Life is Strange 2 Review — A Riveting Adventure
Video game developers don’t tackle social issues often because it’s challenging to talk about sensitive subjects. Dontnod Entertainment boldly accepted the challenge by creating Life is Strange 2. The result is a compelling choice-based game that explores how Mexicans experience racism in America.
Life is Strange 2’s plot is the most fascinating part of the game. It’s centered around two brothers, Sean and Daniel Diaz, whose world is turned upside down when their father, Esteban, is wrongfully murdered by a cop. To make matters worse, Daniel’s newfound telekinetic powers accidentally kill the cop. The kids decide to flee America and seek refuge in Puerto Lobos, Mexico to avoid being separated.
The bravery of the developers is admirable since they centralized the plot around racism. When the cop shoots Esteban, the game’s central theme becomes crystal clear. It focuses on how some perceive certain ethnic groups as inherently dangerous. In other words, some people are guilty before being proven innocent. Furthermore, the Diaz brothers encounter many consumed by bigotry and hatred while traveling, forcing them to face the harsh reality of being a minority in America.
There are several racially-charged subtopics to dissect in the game. The topics range from police brutality against minorities to the idea that Mexicans are not truly American. For instance, Sean is constantly told that America isn’t his country because of his Mexican heritage, leaving him feeling alone and rejected. Unfortunately, these situations mirror the real-life experiences that many minorities have in America. We should have conversations about why people deem particular ethnic groups as “less American” so that these topics can be brought to light.
Although the developers of Life is Strange 2 introduced heavy topics, they could have discussed the issues above in more detail. For example, after the Diaz brothers have a dangerous racial encounter, Brody, a helpful stranger, gives them a ride to a motel and chats with Sean about the situation. However, Brody simply states that there are “messed-up people in the world” and doesn’t go beyond that. Unfortunately, this superficial understanding of racism shows in many of the game’s scenes. Therefore, there isn’t much conversational development about the subject.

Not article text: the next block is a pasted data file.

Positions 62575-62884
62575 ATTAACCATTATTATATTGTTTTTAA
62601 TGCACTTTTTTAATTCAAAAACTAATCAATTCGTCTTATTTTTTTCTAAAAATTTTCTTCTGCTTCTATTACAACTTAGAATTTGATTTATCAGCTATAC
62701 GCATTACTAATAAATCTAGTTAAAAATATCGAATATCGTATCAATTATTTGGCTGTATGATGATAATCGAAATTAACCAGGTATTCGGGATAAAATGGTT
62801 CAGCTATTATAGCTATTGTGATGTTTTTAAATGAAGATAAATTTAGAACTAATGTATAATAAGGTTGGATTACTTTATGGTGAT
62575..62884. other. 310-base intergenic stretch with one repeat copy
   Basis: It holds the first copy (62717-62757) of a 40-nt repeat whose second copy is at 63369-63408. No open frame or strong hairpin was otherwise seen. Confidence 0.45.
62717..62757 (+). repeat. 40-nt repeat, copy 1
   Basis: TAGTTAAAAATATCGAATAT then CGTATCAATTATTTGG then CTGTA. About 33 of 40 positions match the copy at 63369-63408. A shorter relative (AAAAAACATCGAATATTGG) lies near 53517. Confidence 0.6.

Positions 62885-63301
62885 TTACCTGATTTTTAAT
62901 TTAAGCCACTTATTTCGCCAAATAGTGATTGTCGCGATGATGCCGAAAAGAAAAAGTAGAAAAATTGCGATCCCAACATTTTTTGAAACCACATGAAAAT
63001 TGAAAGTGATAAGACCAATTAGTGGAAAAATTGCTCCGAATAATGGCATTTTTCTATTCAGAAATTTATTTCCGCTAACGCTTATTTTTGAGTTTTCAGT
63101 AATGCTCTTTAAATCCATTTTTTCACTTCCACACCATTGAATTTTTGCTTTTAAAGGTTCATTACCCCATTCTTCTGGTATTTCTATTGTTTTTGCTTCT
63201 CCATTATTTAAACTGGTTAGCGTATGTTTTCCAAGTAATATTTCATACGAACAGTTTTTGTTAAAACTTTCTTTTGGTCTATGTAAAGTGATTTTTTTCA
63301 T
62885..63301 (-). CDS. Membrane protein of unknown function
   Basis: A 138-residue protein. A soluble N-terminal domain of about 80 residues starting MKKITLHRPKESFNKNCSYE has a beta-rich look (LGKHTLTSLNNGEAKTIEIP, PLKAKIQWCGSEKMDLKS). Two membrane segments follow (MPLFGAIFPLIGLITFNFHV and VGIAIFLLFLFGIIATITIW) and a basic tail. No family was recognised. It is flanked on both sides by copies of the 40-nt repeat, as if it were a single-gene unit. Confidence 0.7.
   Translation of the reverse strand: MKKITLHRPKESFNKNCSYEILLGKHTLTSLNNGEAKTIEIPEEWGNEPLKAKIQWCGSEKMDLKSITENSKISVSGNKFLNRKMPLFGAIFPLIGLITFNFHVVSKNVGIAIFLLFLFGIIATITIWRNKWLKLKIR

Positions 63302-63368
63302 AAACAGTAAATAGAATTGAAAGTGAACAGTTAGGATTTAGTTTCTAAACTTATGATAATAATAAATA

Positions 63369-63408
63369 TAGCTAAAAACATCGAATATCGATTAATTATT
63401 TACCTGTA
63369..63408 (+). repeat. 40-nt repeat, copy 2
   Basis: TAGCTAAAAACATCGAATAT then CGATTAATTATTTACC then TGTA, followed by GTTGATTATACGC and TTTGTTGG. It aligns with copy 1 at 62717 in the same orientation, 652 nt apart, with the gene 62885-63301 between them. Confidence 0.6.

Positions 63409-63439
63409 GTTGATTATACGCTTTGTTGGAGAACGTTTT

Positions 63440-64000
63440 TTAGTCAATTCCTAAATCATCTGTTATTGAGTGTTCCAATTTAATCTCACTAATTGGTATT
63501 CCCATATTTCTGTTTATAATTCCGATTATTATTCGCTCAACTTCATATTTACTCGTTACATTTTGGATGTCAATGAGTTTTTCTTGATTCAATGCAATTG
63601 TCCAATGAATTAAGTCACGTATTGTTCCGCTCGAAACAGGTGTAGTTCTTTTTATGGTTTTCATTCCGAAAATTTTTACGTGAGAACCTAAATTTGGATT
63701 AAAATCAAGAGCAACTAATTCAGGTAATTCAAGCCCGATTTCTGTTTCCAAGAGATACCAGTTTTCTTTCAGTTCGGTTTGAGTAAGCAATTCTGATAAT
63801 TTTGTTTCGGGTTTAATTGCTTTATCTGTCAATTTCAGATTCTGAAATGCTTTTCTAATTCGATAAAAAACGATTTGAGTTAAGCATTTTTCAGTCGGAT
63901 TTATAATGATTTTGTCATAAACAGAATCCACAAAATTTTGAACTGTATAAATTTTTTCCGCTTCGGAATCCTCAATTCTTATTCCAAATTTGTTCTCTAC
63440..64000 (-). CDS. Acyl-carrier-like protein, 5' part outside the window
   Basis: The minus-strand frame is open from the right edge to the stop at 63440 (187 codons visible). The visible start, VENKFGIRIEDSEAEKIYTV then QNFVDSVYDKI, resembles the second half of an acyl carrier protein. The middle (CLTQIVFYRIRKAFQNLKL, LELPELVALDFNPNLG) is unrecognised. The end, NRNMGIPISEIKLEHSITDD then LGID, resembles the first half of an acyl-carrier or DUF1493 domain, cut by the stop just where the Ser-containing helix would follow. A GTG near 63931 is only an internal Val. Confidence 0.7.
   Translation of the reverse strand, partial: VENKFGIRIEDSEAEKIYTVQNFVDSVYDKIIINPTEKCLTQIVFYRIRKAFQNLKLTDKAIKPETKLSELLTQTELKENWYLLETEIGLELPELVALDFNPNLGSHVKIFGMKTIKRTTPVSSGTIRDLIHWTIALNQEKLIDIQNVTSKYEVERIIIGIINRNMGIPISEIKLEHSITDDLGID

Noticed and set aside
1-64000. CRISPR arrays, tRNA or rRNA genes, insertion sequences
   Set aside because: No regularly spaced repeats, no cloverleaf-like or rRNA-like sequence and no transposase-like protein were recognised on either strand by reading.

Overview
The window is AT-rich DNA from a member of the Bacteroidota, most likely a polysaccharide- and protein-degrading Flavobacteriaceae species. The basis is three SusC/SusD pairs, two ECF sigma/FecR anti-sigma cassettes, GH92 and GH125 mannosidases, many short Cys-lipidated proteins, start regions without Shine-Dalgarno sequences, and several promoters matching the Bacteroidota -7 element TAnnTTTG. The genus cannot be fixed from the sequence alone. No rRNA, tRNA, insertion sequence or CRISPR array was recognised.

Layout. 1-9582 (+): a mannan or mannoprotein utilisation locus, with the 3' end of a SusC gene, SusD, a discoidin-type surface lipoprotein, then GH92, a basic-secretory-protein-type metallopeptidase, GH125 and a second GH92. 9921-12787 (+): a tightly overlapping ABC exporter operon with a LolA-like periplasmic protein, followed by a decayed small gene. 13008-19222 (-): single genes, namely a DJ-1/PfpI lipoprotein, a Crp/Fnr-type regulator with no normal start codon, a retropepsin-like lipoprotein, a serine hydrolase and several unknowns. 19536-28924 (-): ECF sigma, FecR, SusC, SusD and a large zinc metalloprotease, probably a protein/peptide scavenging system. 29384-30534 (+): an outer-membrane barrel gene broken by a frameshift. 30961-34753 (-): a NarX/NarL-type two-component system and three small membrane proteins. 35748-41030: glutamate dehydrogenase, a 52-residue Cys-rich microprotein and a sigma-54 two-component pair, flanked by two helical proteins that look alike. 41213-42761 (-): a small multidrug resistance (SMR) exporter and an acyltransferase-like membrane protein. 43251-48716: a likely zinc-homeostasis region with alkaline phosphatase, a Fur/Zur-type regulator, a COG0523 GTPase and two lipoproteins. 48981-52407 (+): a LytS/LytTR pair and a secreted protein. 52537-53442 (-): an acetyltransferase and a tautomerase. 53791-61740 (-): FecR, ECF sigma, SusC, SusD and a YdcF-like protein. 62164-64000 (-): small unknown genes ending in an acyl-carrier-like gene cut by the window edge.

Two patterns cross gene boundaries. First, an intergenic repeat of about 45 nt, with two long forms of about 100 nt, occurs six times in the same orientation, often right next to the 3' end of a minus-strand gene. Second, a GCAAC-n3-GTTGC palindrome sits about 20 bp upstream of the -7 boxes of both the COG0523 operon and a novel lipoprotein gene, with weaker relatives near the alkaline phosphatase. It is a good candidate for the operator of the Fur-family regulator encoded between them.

This scene with Sean and Brody would be more impactful if the characters discussed how racist ideologies formed and how they are sustained. Since the main driver of the storyline is racial injustice, it makes more sense to incorporate comments about the systemic issues that cause racism rather than introducing random racist people throughout the game. The latter storytelling method diminishes the complexity of racism, while the former attempts to explain the intricacies of the problem.
Nonetheless, I became attached to the two main characters, Sean and Daniel. The siblings are a couple of regular boys at the beginning. They tease each other, have crushes, play video games, etc. After their father dies, they are forced to grow up and take on the world themselves. The unexpected twists and turns of their journey made me sympathize with them and come back for more gameplay.
Although it’s farfetched for two kids to escape a country themselves, I couldn’t help but root for them to reach Puerto Lobos, Mexico. This journey is not only about two characters seeking salvation from a country that wronged them, but it’s also about brotherhood. Both siblings are utterly dependent on each other, so you see how they bond on their travels. Daniel’s moral compass changes depending on Sean’s choices as well. If Sean makes decisions that taint Daniel, you’ll see how badly things turn out in one of the possible endings. Spoiler alert — things get really bad.
Another thing I like is how simple the gameplay is. There are no complicated mechanics since the game is choice-based. That’s why Life is Strange 2 would be great for people new to gaming. Interacting with objects can be tricky though. Sometimes, I’d have to position Sean at the perfect angle to interact with an object. I didn’t have to do that too often, but adjusting the character’s position four times to open a door is frustrating.
The music and art style are some of the game’s best assets. The art style distinguishes the Life is Strange franchise from other story-based games. I was blown away by the beauty of the title screens themselves.
The music is gorgeous as well. The songs fit perfectly with each scenario in the game. I reacted similarly to the music in Life is Strange, so I’m not surprised!
Life is Strange 2 is not about playing it safe with political conversations. That’s what makes it unique and admirable! The creators are not afraid to show you the ugliest sides of those who can’t see past their unreasonable prejudices. Again, the developers should have dived deeper into the social issues of the game. Despite that, traveling alongside Sean and Daniel makes you invested in their journey and welfare. The game took me on an emotional rollercoaster, and I enjoyed the ride.